Like the Jews of 165 BC in Judea, the Pilgrims were separatists from the Church of England who sought to worship God in their own way. They had fled to the Netherlands after suffering religious persecution in England for practicing in ways that were not approved by the established Church of England as it had authority over all Christian worship. Although they were able to worship in freedom in the Netherlands, the less strict culture and city economic life were too foreign to their own farming and English ways. Furthermore, England had almost arrested one of their own in the Netherlands, making them need to seek safety someplace further from England.

Their desperation is apparent by the fact that they even considered, and then undertook the risky undertaking to cross the Atlantic in The Mayflower and the Speedwell, heading for a land that had been devastatingly inhospitable to the Jamestown colony, the only settlers who had successfully managed the journey and previously reached the shores of North America. In fact, by the end of the first winter in Plymouth almost half of the settlers had died.

Yet, the Pilgrims had cause to celebrate as many had lived (as compared to Jamestown) and they had a successful harvest, and were therefore prepared for the winter. They held a three day celebration and feast,inviting the Native Americans as guests (who outnumbered them).  That event is now called the “First Thanksgiving”.  Of course, being Pilgrims, this was not just a party or way to thanks their guests; this was a way to give thanks to their God for provision and mercy.

Like the Jews of Judea in 165 BC, the Pilgrims of 1621 CE, were functionally ruling themselves and worshipping as they saw fit.  While we have no account of what could pass as a miracle (defying scientific expectation), their new lives probably felt miraculous to the Pilgrims.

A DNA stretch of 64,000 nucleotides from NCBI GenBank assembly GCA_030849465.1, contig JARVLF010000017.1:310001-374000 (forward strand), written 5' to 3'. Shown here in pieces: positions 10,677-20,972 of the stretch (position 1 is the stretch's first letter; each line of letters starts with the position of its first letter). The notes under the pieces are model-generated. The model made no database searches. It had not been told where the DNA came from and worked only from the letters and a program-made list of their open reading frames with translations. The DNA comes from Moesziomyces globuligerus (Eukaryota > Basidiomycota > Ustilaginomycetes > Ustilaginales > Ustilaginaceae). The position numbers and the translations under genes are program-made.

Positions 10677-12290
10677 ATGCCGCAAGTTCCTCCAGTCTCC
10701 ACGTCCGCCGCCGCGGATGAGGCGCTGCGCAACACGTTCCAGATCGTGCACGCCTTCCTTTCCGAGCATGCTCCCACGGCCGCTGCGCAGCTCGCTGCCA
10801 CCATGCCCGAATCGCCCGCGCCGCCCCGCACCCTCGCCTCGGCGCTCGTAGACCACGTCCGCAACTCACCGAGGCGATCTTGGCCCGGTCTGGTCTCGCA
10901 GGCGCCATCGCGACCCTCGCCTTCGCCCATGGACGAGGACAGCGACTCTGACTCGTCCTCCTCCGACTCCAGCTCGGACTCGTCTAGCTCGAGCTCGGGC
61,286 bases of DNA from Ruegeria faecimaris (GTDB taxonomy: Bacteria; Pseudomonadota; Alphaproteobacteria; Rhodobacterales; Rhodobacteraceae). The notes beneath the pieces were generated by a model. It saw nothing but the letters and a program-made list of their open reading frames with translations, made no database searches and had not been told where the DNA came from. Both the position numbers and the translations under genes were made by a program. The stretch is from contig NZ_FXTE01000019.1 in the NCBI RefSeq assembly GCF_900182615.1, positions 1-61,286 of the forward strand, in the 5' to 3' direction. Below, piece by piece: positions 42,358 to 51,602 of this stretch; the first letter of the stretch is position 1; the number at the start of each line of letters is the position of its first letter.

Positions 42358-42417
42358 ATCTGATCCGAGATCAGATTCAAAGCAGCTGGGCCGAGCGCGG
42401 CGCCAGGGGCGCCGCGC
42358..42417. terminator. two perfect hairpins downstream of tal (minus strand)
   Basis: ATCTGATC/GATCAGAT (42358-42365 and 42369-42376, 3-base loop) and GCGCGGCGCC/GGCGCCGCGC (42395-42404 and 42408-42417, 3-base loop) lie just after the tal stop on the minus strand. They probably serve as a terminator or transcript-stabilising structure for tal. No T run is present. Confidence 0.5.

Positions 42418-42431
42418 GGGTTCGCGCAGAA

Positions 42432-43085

This year, in many homes on Thanksgiving Day, Jews and Christians will be lighting candles. For most of them, they will be lighting the same number of candle: two. This occurs since the first night of Hanukah occurs Wednesday evening when two candles are lit actually, first the samash (worker) candle, which is used to light the other candle(s) throughout the holiday. Thus Thanksgiving day when many people light two candles on their holiday table, is actually still the first day of Hannukah.

Thus we have not only a convergence of holidays but of actions, giving prayerful thanks, gathering together, and lighting candles, which signifies our ability to bring the light of The Divine into the world by our actions.

May you and your loved ones have meaningful and blessed holiday(s).

Hanukkah Greeting & blessing

Chanukah Shalom, by Judy Rey Wasserman, 2005.
Strokes are all Hebrew Torah font letters, and you can see the words of the blessing over the Hanukkah candles within the Hebrew for Hanukkah and Shalom. This postcard has one of the earliest instances of my signature logo face. There is a You Tube video about how that is created:  [Note: there really is no correct English spelling for Hanukkah.If you have MS Word, you can check this out for yourself via the spellchecker.]

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Post Conceptual UnGraven Image Art theory is based at the intersection of ancient spiritual wisdom and cutting edge contemporary science. It shows us a new and enhanced spiritual and science based way to see the world. It is a life changing vision that can even become an actual new way of seeing that is a fulfillment of biblical prophecy. Can this be true?  See for yourself. See more. 

Judy Rey Wasserman is an artist and the founder of Post Conceptual Art theory and also the branch known as UnGraven Image Art at

Check out the Fine Art Limited Edition prints, decorative prints, books, and printables that are currently available to you through Judy Rey’s Art of Seeing The Divine Shop. You don’t have to buy to avail yourself of the art and inspiration available there. However, if you select to collect investment quality archival art, or decorate your home with images created with strokes that are original letters from Bible texts, or buy a gift for someone special, there is a secure shopping cart that accepts most credit cards so your purchase is easy to accomplish.